Victoria Waterlilies are separated into three categories. 1.) Victoria Amazonica, 2.) Victoria Cruziana, and 3.) Victoria Longwood. The Victoria Longwood is a hybrid of Victoria Amazonica and Victoria Cruziana.
Victoria Amazonica has large, yellow-green pads that begin flat, then form a rim 3-6" high. The reddish-purple undersides of the pads are covered with sharp spines. Flowers bloom on two consecutive nights, first night flowers are creamy-white and second night flowers are pink. Flowers can be 9-12" in size and plants can have a 15-20' spread. Requires very warm water temperatures of 85-90 degrees. Victoria Amazonica is very difficult to grow outside, even in Botanic Gardens and is rarely sold or grown in the USA.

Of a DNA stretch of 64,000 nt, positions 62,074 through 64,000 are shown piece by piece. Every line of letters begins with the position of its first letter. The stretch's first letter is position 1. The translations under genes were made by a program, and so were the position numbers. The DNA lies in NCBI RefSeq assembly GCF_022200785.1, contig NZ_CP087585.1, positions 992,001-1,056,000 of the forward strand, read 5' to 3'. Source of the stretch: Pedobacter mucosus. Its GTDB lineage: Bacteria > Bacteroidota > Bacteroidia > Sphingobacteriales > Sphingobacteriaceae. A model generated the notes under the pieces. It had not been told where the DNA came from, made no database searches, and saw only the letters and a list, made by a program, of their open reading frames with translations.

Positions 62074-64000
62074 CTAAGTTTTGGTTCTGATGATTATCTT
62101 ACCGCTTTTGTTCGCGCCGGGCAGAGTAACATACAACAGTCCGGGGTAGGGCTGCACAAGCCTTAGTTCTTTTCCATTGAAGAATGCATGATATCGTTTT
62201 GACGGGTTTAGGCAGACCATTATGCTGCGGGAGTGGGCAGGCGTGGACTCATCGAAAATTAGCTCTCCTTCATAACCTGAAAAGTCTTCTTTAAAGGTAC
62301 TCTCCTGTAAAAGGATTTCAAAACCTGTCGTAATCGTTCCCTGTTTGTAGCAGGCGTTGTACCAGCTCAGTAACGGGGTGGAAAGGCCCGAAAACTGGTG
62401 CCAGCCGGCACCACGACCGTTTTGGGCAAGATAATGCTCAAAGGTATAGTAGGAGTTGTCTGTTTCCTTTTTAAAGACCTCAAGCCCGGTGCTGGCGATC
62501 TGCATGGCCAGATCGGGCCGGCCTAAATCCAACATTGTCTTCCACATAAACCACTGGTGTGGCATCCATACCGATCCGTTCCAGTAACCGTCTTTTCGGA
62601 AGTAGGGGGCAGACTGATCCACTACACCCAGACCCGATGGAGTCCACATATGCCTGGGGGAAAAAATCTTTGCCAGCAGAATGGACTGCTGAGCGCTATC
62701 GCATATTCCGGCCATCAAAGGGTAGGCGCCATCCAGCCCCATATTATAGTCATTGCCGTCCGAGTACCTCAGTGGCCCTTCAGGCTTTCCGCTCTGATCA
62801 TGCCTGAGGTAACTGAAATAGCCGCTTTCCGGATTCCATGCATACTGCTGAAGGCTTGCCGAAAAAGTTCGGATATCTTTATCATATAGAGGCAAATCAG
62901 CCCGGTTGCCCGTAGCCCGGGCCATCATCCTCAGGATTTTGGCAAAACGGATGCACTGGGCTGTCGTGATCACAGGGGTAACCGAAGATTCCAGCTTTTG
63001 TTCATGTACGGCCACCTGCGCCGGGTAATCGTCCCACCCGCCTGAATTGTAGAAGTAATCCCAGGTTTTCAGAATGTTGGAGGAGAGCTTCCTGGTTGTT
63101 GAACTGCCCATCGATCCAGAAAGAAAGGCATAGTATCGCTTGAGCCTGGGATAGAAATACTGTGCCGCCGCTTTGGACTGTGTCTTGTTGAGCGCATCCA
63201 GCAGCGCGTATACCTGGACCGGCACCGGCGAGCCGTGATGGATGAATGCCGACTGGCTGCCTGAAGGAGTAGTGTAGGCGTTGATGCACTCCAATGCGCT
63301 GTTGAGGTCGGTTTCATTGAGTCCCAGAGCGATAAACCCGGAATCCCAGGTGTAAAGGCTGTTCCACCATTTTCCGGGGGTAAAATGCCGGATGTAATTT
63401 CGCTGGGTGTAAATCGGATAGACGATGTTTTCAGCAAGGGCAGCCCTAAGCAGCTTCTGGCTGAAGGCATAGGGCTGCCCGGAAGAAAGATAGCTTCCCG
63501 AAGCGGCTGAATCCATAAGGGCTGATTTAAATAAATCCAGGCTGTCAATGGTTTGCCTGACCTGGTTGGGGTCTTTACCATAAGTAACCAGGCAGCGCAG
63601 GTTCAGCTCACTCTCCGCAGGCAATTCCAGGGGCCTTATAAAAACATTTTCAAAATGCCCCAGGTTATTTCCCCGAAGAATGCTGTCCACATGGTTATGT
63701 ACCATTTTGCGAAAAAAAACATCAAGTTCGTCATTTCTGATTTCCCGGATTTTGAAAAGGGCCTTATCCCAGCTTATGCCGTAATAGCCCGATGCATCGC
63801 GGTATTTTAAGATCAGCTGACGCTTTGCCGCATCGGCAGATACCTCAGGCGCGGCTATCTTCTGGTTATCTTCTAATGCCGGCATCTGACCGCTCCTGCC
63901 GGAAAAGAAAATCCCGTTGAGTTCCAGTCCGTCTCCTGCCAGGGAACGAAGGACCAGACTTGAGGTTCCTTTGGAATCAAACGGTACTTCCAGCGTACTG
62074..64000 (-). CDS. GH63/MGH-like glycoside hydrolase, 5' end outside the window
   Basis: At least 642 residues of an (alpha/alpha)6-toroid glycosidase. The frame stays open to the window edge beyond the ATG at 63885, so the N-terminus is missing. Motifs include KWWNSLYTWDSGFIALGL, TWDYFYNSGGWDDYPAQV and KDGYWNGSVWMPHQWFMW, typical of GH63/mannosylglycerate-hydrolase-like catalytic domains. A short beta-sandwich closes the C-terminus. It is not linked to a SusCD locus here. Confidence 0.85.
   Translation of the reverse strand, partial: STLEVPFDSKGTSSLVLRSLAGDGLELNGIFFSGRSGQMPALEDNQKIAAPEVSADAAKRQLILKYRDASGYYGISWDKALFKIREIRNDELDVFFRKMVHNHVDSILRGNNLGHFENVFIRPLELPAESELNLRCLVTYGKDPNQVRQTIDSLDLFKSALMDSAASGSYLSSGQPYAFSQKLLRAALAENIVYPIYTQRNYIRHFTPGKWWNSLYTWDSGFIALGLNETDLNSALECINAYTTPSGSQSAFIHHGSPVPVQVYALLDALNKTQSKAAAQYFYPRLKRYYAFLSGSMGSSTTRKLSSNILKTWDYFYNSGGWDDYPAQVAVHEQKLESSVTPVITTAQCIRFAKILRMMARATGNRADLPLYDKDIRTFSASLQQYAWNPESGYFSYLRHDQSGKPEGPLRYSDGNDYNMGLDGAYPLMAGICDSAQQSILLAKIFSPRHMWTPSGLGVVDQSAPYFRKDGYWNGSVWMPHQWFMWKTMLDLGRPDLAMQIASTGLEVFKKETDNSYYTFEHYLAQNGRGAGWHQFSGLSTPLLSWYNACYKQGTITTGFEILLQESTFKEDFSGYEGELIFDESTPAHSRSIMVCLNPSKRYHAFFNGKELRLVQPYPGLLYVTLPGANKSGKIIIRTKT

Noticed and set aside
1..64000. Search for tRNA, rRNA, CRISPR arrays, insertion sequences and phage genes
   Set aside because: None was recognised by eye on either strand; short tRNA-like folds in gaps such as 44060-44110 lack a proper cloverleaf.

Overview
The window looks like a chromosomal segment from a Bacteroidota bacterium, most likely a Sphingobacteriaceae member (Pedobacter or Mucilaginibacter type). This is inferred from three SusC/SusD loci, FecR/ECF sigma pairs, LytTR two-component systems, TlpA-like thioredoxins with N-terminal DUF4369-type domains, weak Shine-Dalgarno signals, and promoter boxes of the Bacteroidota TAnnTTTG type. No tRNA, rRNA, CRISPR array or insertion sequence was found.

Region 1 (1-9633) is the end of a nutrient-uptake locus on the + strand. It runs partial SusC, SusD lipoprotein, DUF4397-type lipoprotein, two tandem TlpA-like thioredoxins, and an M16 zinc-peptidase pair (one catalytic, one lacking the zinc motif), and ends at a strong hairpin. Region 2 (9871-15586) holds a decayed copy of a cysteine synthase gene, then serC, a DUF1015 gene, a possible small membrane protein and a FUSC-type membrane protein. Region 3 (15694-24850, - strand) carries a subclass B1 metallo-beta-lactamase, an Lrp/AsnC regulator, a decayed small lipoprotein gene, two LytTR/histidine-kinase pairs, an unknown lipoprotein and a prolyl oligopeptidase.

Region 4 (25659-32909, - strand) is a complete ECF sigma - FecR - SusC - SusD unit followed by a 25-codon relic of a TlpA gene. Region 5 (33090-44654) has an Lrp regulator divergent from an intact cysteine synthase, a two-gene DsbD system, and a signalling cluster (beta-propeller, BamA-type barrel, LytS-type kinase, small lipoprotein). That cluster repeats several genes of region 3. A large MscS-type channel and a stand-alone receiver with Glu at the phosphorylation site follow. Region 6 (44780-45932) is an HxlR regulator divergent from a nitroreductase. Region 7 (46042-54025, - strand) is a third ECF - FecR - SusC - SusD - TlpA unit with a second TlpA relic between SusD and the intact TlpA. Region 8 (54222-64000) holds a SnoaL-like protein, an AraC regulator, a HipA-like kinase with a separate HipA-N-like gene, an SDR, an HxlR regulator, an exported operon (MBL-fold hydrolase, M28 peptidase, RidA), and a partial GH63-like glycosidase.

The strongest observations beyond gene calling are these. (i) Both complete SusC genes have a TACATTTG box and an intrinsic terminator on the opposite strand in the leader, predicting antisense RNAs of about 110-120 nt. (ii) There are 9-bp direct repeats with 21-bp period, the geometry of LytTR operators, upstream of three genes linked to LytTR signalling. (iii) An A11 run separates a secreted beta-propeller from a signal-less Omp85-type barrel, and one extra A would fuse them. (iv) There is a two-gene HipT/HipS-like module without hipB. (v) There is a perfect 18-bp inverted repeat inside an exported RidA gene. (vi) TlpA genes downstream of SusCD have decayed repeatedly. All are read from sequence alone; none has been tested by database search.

Victoria Cruziana has large, bronze-green pads, green rims that are veined red and undersides of the pad are violet-purple. Rims on the Victoria Cruziana are 5-8" tall, pads are 4-5' across and the plant has a 15-18' spread. Buds are pointed with no thorns and each flower blooms on two consecutive nights, first night bloom is creamy- white and second night bloom is light pink. Victoria Cruziana needs water 78 degrees or warmer and a large amount of fertilizer to survive as well as a very large container, at least 24" in size.
Victoria Longwood, is the hybrid of two species, the Victoria Amazonica and Victoria Cruziana and was developed by Patrick Nutt in 1961, at Longwood Gardens in Pennsylvania. The Victoria Longwood has more characteristics of the Victoria Cruziana. Victoria Longwood pads are yellowish-green and grow 4-8' wide. Spines grow on the outside of the red rims, on the underside of the pads and on the outside of the flower sepals. Flowers on the Victoria Longwood have higher petal counts than either parent,numbering 73-75 petals. Night blooming flowers have longer bloom times than either parent, produces more flowers per season than either parent and flowers measure 10-16" across.